### Tower of hanoi Iterative

Do you all got idea how to write the tower of hanoi in iterative ?
 12345678910111213141516171819202122232425262728 #include #include #include int main() { constexpr std::size_t NPEGS = 3U ; const char peg[NPEGS] = { 'A', 'B', 'C' } ; constexpr std::size_t MAX = std::numeric_limits::digits ; std::size_t ndisks ; std::cout << "ndisks ( 1 - " << MAX << ")? " ; std::cin >> ndisks ; if( ndisks > 0 && ndisks < MAX ) { const std::uintmax_t num_moves = ( 1U << ndisks ) - 1 ; // 2^n - 1 std::cout << ndisks << " disks, " << num_moves << " moves\n" ; // see: http://en.wikipedia.org/wiki/Tower_of_Hanoi#Binary_solution for( std::uintmax_t nmove = 1 ; nmove <= num_moves ; ++nmove ) { const auto from = ( nmove & (nmove-1) ) % NPEGS ; const auto to = ( ( nmove | (nmove-1) ) + 1 ) % NPEGS ; std::cout << nmove << ". from " << peg[from] << " to " << peg[to] << '\n' ; } } }

http://ideone.com/3kDnZi
the solution is restrict for 3 disks only.If let say it contains 100 disks..this solution is not suitable. Do u have more idea?Means when i key in 4 disks,the output will be result to the second peg but not the last peg..
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> If let say it contains 100 disks..this solution is not suitable.

Repeat: // see http://en.wikipedia.org/wiki/Tower_of_Hanoi#Binary_solution

If you had bothered to read it, you would have got to:
 Although the three-peg version has a simple recursive solution as outlined above, the optimal solution for the Tower of Hanoi problem with four pegs (called Reve's puzzle), let alone more pegs, is still an open problem.
http://en.wikipedia.org/wiki/Tower_of_Hanoi#With_four_pegs_and_beyond
But izit can use the even and odd number to solve this problem ?any idea of this?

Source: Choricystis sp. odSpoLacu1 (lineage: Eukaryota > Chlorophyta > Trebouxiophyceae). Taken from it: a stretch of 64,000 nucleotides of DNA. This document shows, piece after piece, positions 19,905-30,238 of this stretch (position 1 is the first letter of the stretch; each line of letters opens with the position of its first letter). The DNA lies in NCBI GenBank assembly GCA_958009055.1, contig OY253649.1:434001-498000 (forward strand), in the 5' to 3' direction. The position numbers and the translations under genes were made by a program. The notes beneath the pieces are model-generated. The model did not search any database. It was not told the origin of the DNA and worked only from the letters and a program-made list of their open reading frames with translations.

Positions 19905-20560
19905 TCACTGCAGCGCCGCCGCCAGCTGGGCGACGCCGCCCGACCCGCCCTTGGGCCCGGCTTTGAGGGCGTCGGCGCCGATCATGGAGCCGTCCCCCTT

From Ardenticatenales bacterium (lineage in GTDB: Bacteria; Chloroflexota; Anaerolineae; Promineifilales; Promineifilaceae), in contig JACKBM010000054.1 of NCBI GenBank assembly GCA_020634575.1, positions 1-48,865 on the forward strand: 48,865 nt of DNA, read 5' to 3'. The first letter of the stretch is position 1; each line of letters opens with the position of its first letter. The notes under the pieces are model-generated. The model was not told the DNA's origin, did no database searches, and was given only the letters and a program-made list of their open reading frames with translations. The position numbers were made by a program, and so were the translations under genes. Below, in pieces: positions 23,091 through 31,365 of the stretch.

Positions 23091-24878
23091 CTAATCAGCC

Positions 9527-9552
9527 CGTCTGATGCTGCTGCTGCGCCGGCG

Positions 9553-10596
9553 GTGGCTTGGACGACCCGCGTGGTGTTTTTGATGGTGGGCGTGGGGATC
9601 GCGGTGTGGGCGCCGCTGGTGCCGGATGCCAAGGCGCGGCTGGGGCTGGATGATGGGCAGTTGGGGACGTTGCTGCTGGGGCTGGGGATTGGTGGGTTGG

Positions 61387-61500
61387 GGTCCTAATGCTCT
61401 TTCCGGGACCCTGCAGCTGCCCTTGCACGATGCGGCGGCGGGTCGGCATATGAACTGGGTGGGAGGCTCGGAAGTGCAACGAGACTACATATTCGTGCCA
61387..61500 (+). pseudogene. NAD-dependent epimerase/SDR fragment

The minimum number of moves required is 2N - 1 where N is the number of disks. With 16 disks, we would need to print out 65,535 moves. Theoretically, a program can be written (using a large integer library) for any number of disks; in practice, assuming that one line can be printed in one nanosecond, printing out all the moves for 32 disks would take about 136 years.

> But izit can use the even and odd number to solve this problem ?any idea of this?

If you mean that, with three pegs, at the end we want all the disks to be on the last peg (peg C), yes. We have to take into account whether the number of disks is even or odd.

 123456789101112131415161718192021222324252627282930313233 #include #include #include #include int main() { constexpr std::size_t NPEGS = 3U ; char peg[NPEGS] = { 'A', 'B', 'C' } ; constexpr std::size_t MAX = std::numeric_limits::digits ; std::size_t ndisks ; std::cout << "ndisks ( 1 - " << MAX << ")? " ; std::cin >> ndisks ; if( ndisks > 0 && ndisks < MAX ) { // we want all disks to end up on peg C; so // if the number of disks is even, swap moves to peg B and peg C if( ndisks%2 == 0 ) std::swap( peg[1], peg[2] ) ; const std::uintmax_t num_moves = ( 1U << ndisks ) - 1 ; // 2^n - 1 std::cout << ndisks << " disks, " << num_moves << " moves\n" ; // see: http://en.wikipedia.org/wiki/Tower_of_Hanoi#Binary_solution for( std::uintmax_t nmove = 1 ; nmove <= num_moves ; ++nmove ) { const auto from = ( nmove & (nmove-1) ) % NPEGS ; const auto to = ( ( nmove | (nmove-1) ) + 1 ) % NPEGS ; std::cout << nmove << ". from " << peg[from] << " to " << peg[to] << '\n' ; } } }
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